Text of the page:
"We are a party of freedom, of justice and of direct democracy," Jörg Meuthen (right in photo) told DW on the sidelines of his party's convention in Hanover on Sunday, a day after he was re-elected co-chair of the far-right Alternative for Germany (AfD).
Meuthen was responding to criticism that the AfD, like other far-right parties across Europe, simply seeks to disrupt politics rather than to pursue specific policy changes.
"We don't want to leave the EU, for example," Meuthen said, deflecting a comparison to the Brexit campaign by the UK Independence Party, formerly led by Nigel Farage. "We want to change it."
The future is the past
AfD members are happy to couch their positions as attacks on the status quo — they call Chancellor Angela Merkel's Christian Democrats "lemmings" and refer to Berlin as a "swamp" — but, for all the tough talk of being "ready for the future," the convention in Hanover showed just how much the party is stuck in the past.
Perhaps the starkest example of nostalgia was when Beatrix von Storch, who represents the AfD in the European Parliament, declared that "we want to keep the Germany that we grew up in," garnering a standing ovation from the crowd.
And, despite much talk of a "new direction" for the party as it enters the Bundestag, the AfD elected Alexander Gauland (left in the top photo) to the party's leadership on Saturday as well re-electing as his longtime ally Meuthen as co-chair. Prior to Saturday's vote, Gauland had declared that he wasn't in the running for the post, but afterward he insisted that "fate wanted it another way."
There was also little attention paid to the wishes of Alice Weidel, Gauland's co-chair during the campaign and now the party's parliamentary leader, to increase the number of female party members and supporters. Only 13 percent of the AfD's voters in September's general election were women. Of the several dozen speakers who addressed the 600 delegates over the weekend, only two were women.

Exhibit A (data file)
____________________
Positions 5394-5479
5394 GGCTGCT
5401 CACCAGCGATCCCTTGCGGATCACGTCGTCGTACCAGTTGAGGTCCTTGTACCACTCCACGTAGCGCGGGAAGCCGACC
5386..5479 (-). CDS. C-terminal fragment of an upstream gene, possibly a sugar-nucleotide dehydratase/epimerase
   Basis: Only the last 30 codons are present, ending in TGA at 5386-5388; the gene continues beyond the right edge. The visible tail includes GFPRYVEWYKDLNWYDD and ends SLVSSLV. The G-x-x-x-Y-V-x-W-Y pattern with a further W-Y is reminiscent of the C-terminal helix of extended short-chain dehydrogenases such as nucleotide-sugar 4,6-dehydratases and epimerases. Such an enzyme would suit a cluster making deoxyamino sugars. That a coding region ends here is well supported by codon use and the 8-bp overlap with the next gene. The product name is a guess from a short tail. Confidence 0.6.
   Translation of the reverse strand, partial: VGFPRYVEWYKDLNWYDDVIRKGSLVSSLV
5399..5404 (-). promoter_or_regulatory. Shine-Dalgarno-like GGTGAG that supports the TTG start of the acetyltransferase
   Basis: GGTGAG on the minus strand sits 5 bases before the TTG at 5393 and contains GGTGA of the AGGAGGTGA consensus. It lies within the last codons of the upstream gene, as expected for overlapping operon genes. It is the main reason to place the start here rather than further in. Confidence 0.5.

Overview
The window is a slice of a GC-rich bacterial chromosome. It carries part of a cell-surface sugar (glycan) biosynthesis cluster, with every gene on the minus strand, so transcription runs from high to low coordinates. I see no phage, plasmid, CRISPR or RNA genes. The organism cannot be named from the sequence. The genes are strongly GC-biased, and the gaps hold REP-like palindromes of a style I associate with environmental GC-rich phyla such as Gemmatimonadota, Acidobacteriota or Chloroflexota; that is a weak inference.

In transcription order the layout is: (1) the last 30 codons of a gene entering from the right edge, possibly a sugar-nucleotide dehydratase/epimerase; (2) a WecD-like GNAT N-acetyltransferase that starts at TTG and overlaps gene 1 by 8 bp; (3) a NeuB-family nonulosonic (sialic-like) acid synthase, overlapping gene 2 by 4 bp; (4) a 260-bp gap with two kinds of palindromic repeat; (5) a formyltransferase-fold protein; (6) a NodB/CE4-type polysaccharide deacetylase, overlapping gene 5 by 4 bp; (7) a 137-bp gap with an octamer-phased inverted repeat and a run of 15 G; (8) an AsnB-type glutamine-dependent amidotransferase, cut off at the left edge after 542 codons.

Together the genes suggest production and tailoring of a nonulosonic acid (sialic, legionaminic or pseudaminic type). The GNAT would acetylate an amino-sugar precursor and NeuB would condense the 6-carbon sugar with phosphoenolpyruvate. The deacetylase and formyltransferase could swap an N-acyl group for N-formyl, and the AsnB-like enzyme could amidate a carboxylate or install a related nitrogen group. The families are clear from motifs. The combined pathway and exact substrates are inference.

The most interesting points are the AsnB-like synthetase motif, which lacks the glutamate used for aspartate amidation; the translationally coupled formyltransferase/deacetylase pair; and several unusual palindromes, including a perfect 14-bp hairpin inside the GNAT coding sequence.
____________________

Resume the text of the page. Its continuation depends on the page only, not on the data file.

The Schleswig-Holstein state legislator Doris von Say-Wittgenstein was forced to give up her bid for what ended up as Gauland's spot in the leadership after her male competitor refused to bow out. And only a few scattered female supporters sat among the rows and rows of men.
'A conservative rebellion'
Members of the youth wing, the Young Alternative (represented here only by men), took exception to the suggestion that the AfD is a party for the old and male.
"We are offering a future worth living in," one said, "holding on to our free way of life, our culture, our language."
When pressed for concrete examples of how the AfD plans to achieve this "future," one responded that there was a "conservative rebellion against old-school leftist politics that have failed to offer anything concrete to young people."
It remains to be seen what Gauland, 76, and Meuthen, 56, have to offer Germany's youth should they achieve their goal of being "ready to govern" the country in four years' time, when the next Bundestag elections are scheduled.
Standing behind Höcke
What was perhaps most significant about the election of Gauland and Meuthen was the signal that the extreme-right wing of the AfD will set the party's course in the Bundestag. Both men have supported the ethno-nationalist goals of the party over members who seek to return to its financially conservative, euroskeptic roots.
Meuthen and Gauland have both protected and defended the AfD's most controversial figure, Björn Höcke, who has made outrageous statements about Berlin's Holocaust memorial and created numerous other small scandals.
"Björn Höcke belongs to our party," Meuthen told DW, adding: "That doesn't mean I agree with every position he has."
Indeed, as successive candidates for the lower rungs of leadership were called to speak, each in turn voiced unequivocal support for Höcke.
Though there was little put forth about policy at a convention that mostly functioned to decide who would play which roles in the party for now, the rhetoric at the convention on Sunday made it clear how absolute the victory of the AfD's far right was. Doubling down on the party platform statement that "Islam does not belong in Germany," one speaker even declared that "Islam is not a religion."
And then there was AfD deputy chief Kay Gottschalk's comment that the left-wing protesters who tried to rush him on Saturday "could have led a concentration camp" 75 years ago.
"It is the dusk of the Merkel era," Weidel, the parliamentary group co-leader, said to rapturous applause as the convention wrapped up where it began: with self-congratulations about September's election results. "We are taking our country back from the politicians who have given up on it."
Though it remains to be seen whether the nationalists will prove as "hostile to democracy" as mainstream parties claim, their party's convention in Hanover was a clear demonstration of the level of discourse Germany can expect from the 92 AfD lawmakers who now sit in the Bundestag.